The longer-term deals to players like Burns and Vlasic will look really foolish if the team is still paying them years from now and there’s no Stanley Cup banner hanging from the rafters of the Shark Tank. Wilson made the longer-term deals for players like Burns, Vlasic and Karlsson to get a Stanley Cup. But the longer they go without one, the longer in the tooth they become and the less likely it becomes for the Sharks to hoist hockey’s top prize. These are talents that, if they all play well during the playoffs, can get you a Stanley Cup.
The thing is, Wilson already took his best shot last season. He pushed his chips into the center and came up short. If last season’s roster was the best in team history, this season’s roster reflected the law of averages.
The Big Decisions
Wilson made two big decisions in the off-season. First to retain Karlsson and second (as a consequence) to jettison four quality NHL players.
The jury is out on Karlsson since it is an eight-year deal and this was only year one. That said, it wasn’t an encouraging season. Further, the team traded Dillon, the player who was Karlsson’s best partner.
It should be noted that the departure people most focused on, Pavelski, may well have been a very good decision. Pavelski had an ideal situation in his new home but delivered a career-low by averaging under a half-point per game. Wilson may have let Pavleski go at just the right time, especially given his large three-year price tag.
Indeed, among the departed Sharks, the best one could say is some had solid seasons in their new home. The four players, Braun, Pavelski, Nyquist and Donskoi, combined for a tad over $20 million in terms of salary cap hit. Taken as a whole, they really weren’t worth it.
Whether Wilson’s choices work out in the seasons ahead is unclear. What is clear, they didn’t work out well this season. But given the talent he parted with, it wasn’t as bad as many think.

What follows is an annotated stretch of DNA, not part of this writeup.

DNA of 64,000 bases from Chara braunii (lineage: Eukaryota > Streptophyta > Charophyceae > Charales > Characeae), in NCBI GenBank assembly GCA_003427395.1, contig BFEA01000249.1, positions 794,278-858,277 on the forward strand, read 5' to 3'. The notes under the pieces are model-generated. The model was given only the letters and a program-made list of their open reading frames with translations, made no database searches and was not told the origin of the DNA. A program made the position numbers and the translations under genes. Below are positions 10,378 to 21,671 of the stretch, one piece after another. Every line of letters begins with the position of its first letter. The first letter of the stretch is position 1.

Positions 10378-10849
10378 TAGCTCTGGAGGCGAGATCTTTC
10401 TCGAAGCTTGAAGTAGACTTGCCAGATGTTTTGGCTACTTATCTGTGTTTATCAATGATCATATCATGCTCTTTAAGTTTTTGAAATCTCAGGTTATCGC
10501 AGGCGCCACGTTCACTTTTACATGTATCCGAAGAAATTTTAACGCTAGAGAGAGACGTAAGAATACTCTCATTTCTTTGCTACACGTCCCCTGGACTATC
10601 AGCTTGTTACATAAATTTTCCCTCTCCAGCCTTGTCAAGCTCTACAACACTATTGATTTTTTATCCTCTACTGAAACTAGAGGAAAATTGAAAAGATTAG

The Prospect Pool
The story which has gone mostly missing is the story of the Sharks pipeline. Over his term as Sharks GM, Wilson has done reasonably well drafting. Especially given he’s been picking late in rounds — when he hasn’t traded away higher picks for present value. But the past five drafts have been pretty dry, especially since he’s traded away most of the more promising prospects.
This season was a time to see the prospects and what they offered. One can view this two ways. Either the prospects simply weren’t good enough (or ready enough), or the Sharks left themselves too many voids and needed to pull too many players from their prospect pool. In either case, the consequence for this season is the same. Whether it is the same going forward is a different question.
Wilson’s strategy was legit and defensible. It just didn’t work. The Sharks took their best shot last season. But it ended with injuries to Pavelski, Hertl and Karlsson – and the team’s loss to the St. Louis Blues in the Western Conference Final.
Despite outward confidence for this season, there was no question the 2019-20 San Jose Sharks weren’t a “best shot” team. Wilson certainly understood this team might have a challenging start to the season. He counted on the veteran group to gel and get the Sharks into playoff contention. He counted on younger players to find sufficient chemistry with the veterans and at least tread water. Wilson has often said a team’s roster isn’t finished until the trade deadline and there’s little doubt, he’d have made a move if the 2019-20 San Jose Sharks proved capable of exceeding expectations.
But the veterans struggled, the younger players had limited feel for the NHL game (though some showed well in specific areas) and there was little chemistry. Particularly troubling, the team seemed to lose focus. You’d expect this from youngsters, but not from veterans. Including several veterans who’ve worn a letter as captain or assistant captain.
Wilson’s Unrelenting Competitor
In the end, Wilson rightly changed coaches, but this team was simply too flawed. Perhaps most troubling, the Sharks are now in no man’s land. The team has too much talent and too many large contracts to be a bottom-tier team. But not enough cap space and not enough AHL talent to move beyond a Stanley Cup pretender.
At the end of the 2019-20 San Jose Sharks season, there are plenty of questions regarding the team’s direction. Can several key veteran players return to form? Can any of the younger players rise above lower-tier contributors? Who will be the team’s coach? Did the Sharks fix their netminding issue? The San Jose Sharks 2019-20 season is technically still in progress. But for Doug Wilson, he’s in next season mode now. Time is an unrelenting competitor.